No tannin acorn with only trace amounts of tannins edible fresh even without leaching. The only selection in its class.
"Manna" oak represents a life long interest of 'sweet' acorns for Miguel Marquez. His hand pollination techniques to create hybrid oaks were unrivaled. Despite his own physical limitations he was fortunate to assemble an oak collection with the help of Fred Ashworth and others to work on his dream. I was extremely fortunate to plant many of these hand pollinations at my farm starting in the 1980's. I purchased the seeds from him to add to my own collection of what was called 'sweet acorns'. Two of them I named as varieties and have since distributed both acorns and scions of them. One of them, 'Manna' has extremely low levels of tannin in them far beyond any acorn I have ever eaten. And I have tasted a lot of them over my lifetime.
It is normal to find less astringent acorns in the wild. There is quite a range of this important compound meant to protect the acorn as it develops. But what is unusual and rare is to find an oak tree which produces an acorn that can be eaten raw completely without that all too familiar 'dry' feeling on your tongue. Why is this important? This makes it possible to process the acorns much easier for use as flour with the grind, soak and decant methods. Usually one treatment is enough. But with Manna there is only trace amounts of tannin in the acorn making it completely palatable in the raw state without the astringency and bitterness associated with eating raw acorns.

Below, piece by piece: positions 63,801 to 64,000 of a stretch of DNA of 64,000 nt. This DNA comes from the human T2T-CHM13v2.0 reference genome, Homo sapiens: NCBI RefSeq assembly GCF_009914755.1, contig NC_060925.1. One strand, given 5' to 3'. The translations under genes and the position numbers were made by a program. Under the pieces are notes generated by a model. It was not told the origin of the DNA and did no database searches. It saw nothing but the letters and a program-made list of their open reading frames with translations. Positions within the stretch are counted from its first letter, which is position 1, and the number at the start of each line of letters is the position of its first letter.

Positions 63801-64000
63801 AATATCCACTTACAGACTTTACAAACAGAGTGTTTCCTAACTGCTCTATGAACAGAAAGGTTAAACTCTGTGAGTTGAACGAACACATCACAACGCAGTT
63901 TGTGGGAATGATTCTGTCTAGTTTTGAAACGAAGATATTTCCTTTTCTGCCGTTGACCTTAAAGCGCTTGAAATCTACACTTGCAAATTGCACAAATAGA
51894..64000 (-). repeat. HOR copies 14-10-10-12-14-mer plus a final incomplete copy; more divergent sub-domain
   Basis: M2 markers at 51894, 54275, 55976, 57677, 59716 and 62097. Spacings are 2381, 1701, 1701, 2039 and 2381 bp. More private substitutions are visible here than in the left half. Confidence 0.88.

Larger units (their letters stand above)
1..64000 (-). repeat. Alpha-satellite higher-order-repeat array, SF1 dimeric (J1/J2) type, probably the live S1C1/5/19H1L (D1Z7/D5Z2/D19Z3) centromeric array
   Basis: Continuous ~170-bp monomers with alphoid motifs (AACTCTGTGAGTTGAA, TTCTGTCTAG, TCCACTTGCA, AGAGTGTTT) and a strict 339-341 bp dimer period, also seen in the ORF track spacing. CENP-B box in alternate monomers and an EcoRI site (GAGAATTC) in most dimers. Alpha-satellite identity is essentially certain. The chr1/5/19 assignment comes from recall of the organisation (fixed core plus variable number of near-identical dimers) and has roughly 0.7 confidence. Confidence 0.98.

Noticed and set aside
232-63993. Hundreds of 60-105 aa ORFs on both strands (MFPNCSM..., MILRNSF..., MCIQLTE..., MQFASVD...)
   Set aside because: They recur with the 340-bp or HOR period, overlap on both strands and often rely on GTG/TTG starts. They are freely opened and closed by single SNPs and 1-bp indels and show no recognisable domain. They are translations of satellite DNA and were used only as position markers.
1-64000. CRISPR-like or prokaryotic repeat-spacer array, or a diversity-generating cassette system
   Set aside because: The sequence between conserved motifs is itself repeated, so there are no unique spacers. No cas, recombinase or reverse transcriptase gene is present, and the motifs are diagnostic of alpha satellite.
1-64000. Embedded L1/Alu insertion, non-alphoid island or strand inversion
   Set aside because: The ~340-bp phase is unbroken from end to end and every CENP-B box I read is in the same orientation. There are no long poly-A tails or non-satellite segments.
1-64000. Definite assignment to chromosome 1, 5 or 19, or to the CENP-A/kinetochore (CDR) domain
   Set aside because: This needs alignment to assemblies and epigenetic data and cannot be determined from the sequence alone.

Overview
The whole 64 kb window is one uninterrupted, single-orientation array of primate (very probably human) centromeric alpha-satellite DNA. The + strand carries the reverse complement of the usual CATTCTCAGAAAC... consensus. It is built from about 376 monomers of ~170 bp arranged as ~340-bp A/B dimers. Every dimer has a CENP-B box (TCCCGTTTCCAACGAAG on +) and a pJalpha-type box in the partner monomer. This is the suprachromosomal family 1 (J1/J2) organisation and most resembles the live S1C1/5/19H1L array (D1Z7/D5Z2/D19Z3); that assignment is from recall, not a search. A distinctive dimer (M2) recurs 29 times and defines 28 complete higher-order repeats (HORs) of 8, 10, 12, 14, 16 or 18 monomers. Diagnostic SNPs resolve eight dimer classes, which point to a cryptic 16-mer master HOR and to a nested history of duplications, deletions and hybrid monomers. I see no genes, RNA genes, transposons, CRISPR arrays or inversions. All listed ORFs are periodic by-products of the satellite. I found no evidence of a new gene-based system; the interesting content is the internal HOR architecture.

For the last three years, I have sent out many packets of acorns for people to taste test for me as well as visitors to the farm. So far 100 percent have said there is no bitterness and the acorns are delicious raw. Only one has mentioned some light astringency at the very end of a taste test. To do a good acorn test, you need to really crunch up the acorn in your mouth and chew vigorously until it is paste. This is something hard to complete with most acorns fresh off the tree. Manna acorns have a light nutty flavor with no lingering bitterness or astringency. "
This package comes with 50 acorns plus 4 pieces of scion-wood, which will allow you to clonally propagate Manna as well as create new varieties from this break through cultivar. You can taste test a few acorns too. You can also sell the plant in the nursery trade should you have bigger ambitions. Grafting oaks runs around 50 percent success-takes at my farm where we would get close to 100 percent on apples. A new method called nut grafting or acorn grafting is when you use the acorn as the rootstock. This is now a method widely adapted for the Quercus ilex ballota oaks of Spain which provides close to a 100 percent take. The most common oak graft is whip and tongue. After grafting a warming period of 90 F is done for a week to help promote callusing. Oaks are slow to callus. Commercial nurseries have figured out a higher take but many like to keep secrets on their success I have been told. Acorn grafting looks like the next method for grafting oaks reliably.